Where would we be without women?

Through the ages, women have made life changing contributions to the world as we know it. And few men seem to realise that, no matter how tall, big, tough and strong they are now, they started out life inside a woman! Why, then, do too many men show such a lack of respect for women?

As more and more companies are starting to realise that adopting a strategy of inclusion and diversity isn’t just a feel good exercise but a business imperative, we should be examining deeply ingrained gender bias in the workplace that favours men at the expense of women.

It’s become clear that companies with a good representation of women at senior/executive level perform better than those who do not have such representation. It’s therefore of value to acknowledge the role women have played and continue to play in the lives of all of us.

Apart from giving us a shot at life by carrying us for the first forty weeks, women have continued to make significant contributions to humanity. A quick name dropping exercise will provide ample demonstration. Consider Florence Nightingale’s impact on nursing, Mother Theresa’s work among the poor, orphaned, sick and dying, and Rosa Parks’ refusal to give up her seat to a white person on a bus in Montgomery, Tennessee.

In apartheid South Africa, on 9 August 1956, women marched to the Union Buildings, the seat of government, in Pretoria to petition against the pass laws in place at the time. This day is now commemorated as Women’s Day in South Africa.

If you consider the political, social and economic environments these different women faced at the time of their actions, you have to marvel at the courage they demonstrated. Where would we be if it were not for the courage of these and other women through the ages and even today?

We need to acknowledge the wonderfully rich, warm, noble and profound presence, influence and contribution of women in the lives of men, women and children on Planet Earth. Not one person can claim not to have been touched by a woman at some time in their lives. Indeed, as I previously indicated, every single one of us has a mother to thank for nurturing us before we knew who we were and for giving birth to us.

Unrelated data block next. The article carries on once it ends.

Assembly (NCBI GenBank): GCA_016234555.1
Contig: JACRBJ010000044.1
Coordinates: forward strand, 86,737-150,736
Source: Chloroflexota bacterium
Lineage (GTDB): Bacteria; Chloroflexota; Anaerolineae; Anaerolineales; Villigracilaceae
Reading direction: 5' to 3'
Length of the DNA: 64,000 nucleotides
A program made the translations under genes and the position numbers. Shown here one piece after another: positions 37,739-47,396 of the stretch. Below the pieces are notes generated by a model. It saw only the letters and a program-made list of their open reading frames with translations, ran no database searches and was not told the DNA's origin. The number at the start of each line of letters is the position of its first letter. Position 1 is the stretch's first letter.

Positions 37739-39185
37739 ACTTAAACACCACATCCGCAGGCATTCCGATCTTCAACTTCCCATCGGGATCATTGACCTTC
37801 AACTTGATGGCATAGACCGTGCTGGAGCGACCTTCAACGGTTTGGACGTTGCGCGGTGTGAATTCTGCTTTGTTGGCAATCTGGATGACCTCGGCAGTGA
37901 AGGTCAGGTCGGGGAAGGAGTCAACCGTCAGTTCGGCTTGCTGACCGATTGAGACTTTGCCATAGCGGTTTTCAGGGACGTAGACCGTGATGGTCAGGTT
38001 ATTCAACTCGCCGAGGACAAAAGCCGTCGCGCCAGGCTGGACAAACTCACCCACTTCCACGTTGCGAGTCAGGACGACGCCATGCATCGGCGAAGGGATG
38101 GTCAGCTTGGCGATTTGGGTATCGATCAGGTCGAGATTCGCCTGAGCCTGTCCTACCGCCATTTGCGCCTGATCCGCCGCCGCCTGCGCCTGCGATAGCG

I therefore wish to honour all women in every walk of life, whether they be performing the role of spouse, partner, mother, businesswoman, employee, charity worker, musician, medical professional, community leader, sportswoman or any other role in their home, company or community.

Thank you for what you have done for, and have been to, those around you as well as those further afield you have touched.

In times when too many children grow up without a father in their lives, it is single mums, aunts and grandmothers who are standing in the gap to attempt to compensate for the absence of “runaway fathers” who have failed to accept responsibility for their children. I salute these women!

To those women in the workplace who feel that they have to sell their birthright as women in order to be a success in the boardroom, I say, “Please don’t! It’s not necessary. Your company needs your emotional intelligence, intuition and sensitivity in the new world of work.”

There is no need to sell out as a woman to build a career at work. Women don’t need to behave as men to cut it. Let men be men, and let women be women. The workplace needs the contribution of women. So, ladies, be yourself – be the woman you were meant to be. Live in the unique space you occupy in the universe. In that space, no-one else can be a better “you” than you.

Thank you for the passion with which you live your lives, for the commitment you show to making your homes a comfortable and safe place for your families, for the contributions you have made to making the world a better place.

I have had a number of women who have touched my life through the years – in chronological order they include my mother, my grandmothers, my two sisters, my wife, my three daughters, female colleagues and associates I have worked with, family friends and others. I recognise that a large part of who I am was determined by the women in my life and, for that, I am deeply grateful.

To all the women of every nation I therefore say, “Thank you!” You are a wonderful, refreshing presence in the lives of those of us who are fortunate enough to have been touched by your lives.

To all men, I say, “Show your appreciation to the women in your life both at home and at work by treating them with respect and dignity – and not only today, this week or this month. Make it a lifetime commitment. Put their needs before yours and you will find that you will reap what you sow – much success, happiness and fulfillment. Don’t be selfish and think only of your needs. Remember, the final destination of selfishness is self – and that’s a very, very lonely place to be.

Let’s make our countries, communities, companies and homes places where the women working or living there feel accepted, safe and recognised for who they are and for their contribution to making the world a better place!

Alan Hosking is the Publisher of HR Future magazine, www.hrfuture.net and @HRFuturemag. He is a recognised authority on leadership skills for the future and teaches both experienced business leaders and Millennial managers how to lead with integrity, purpose and agility. In 2018, he was named by US-based web site Disruptordaily.com as one of the “Top 25 Future of Work Influencers to Follow on Twitter”.

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